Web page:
No system is safe. It’s one of the most mind-blowing cybersecurity movies everyone should watch. Film follows the story of Benjamin who is a cliche computer geek (with no friends or social life). His only passion is coding and hacking. After running into a guy who shares his values, he establishes a community that speaks on behalf of the entire young generation. His virtual power and influence increasingly grow until one day he appears on the list of the most wanted cybercriminals in Europe. What will Benjamin do to get away with it? Will he manage to use his hacking talent to maintain his potency?
- Citizenfour, 2014
A documentary film about Edward Snowden. The original one. Created by Laura Poitras this film includes actual interviews of Snowden in Hong Kong in 2013 and features work by journalist Glenn Greenwald.
After this, you might wanna watch a fiction version starring Joseph Gordon-Levitt.
The story of Reddit co-founder, programming prodigy, and information activist Aaron Swartz, who took his own life at the age of 26. Folks on Reddit call it deeply moving, disturbing, and worth hearing.
You’ll need to sit down to watch this one.
- Blackhat, 2015
Another movie loved by real hackers. A well crafted and cutting edge movie about a dangerous code that was written a long time ago and has now affected the world on a global scale. Chris Hemsworth starring as an ex-con hacker who joins a team of American and Chinese technical experts to track down the people behind major cyberattacks in Chicago and Hong Kong.
During the shooting of this film, hackers served as on-set consultants. Also, producers state that all of the hacking terms and procedures used in the film are from real life. Well, watch and check it yourself.
- Snowden, 2016
Most of the cybersecurity scandals have taken place lately and Hollywood still needs some time to catch up. This is why there are not so many movies covering recent historical events, and why Oliver Stone’s “Snowden” created such a buzz worldwide when premiered. It follows the story of the former National Security Agency analyst Edward Snowden who became a whistleblower leaking classified surveillance programs. Director Oliver Stone always loved provocative political dramas (remember JFK!) and this time he delivers us an intense and well-crafted portrait drama with no intention to judge or paint anyone as a villain, but rather to fill us with doubt of what are the boundaries between security and privacy.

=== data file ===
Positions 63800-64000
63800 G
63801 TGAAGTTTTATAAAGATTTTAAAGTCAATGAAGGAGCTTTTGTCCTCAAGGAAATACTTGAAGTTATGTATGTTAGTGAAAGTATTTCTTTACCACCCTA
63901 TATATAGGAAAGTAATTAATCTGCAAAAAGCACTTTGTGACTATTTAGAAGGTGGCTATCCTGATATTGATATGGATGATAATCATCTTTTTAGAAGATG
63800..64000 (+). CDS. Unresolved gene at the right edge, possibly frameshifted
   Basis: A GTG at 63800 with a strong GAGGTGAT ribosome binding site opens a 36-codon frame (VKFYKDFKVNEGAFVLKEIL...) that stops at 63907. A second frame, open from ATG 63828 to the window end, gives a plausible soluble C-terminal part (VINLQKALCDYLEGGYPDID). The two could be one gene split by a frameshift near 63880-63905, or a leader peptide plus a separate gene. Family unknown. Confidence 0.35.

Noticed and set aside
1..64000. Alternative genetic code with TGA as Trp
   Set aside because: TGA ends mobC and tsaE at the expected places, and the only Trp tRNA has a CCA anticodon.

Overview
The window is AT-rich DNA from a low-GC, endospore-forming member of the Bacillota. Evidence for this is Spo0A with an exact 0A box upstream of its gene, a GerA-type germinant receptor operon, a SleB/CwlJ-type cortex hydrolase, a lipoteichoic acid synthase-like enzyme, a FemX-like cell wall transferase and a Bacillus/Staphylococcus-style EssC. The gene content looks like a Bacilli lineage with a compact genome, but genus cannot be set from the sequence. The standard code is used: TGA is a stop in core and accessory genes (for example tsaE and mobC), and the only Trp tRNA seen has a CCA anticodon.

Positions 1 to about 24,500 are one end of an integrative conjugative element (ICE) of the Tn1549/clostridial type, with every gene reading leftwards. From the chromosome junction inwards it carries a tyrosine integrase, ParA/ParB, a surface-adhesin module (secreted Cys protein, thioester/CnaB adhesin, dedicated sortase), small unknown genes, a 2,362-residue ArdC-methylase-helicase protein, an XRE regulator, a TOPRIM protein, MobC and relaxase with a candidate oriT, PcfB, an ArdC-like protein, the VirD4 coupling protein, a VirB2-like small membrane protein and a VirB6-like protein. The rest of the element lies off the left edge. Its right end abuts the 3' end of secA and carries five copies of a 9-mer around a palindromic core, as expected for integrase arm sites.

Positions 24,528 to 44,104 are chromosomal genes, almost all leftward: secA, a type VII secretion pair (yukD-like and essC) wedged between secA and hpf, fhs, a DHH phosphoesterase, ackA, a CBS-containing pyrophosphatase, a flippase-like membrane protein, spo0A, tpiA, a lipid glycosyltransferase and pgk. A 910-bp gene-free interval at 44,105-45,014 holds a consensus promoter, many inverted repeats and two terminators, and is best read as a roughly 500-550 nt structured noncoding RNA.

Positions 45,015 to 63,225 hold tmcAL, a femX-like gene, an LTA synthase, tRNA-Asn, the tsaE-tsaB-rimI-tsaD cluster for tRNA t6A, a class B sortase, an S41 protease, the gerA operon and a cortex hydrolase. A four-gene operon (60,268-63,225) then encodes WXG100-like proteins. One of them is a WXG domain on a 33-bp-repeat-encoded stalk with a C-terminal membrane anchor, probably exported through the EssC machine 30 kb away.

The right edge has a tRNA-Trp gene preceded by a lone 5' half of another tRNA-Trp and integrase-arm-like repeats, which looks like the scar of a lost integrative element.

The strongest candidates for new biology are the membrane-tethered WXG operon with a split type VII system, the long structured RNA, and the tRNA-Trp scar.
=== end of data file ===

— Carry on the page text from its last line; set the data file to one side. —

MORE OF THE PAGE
- Zero Days, 2016
This documentary brings into focus the computer worm named Stuxnet, or “Operation Olympic Games”, that was developed by the US and Israel to damage Iran’s nuclear program. Director Alex Gibney handles the storyline so powerfully that it makes viewers question – is it reality or fiction?
To put this fascinating insight into cyberware, filmmaker Gibney interviewed former high-ranking US and Israeli security officials, analysts from Symantec who teased the code apart, personnel from Russia’s Kaspersky Lab, and many others, including CIA/NSA/DoD officials unable to speak on camera.
This one comes on the list mainly because of its director Werner Herzog. A german romantic filmmaker is well known for his mad curiosity and unorthodox approach to any topic. In this informative documentary, Herzog explores the history and fundamentals of the Internet as well as its future. He dives into the wonders of what is possible while reminding of its dangers.
Honorable mentions from our team: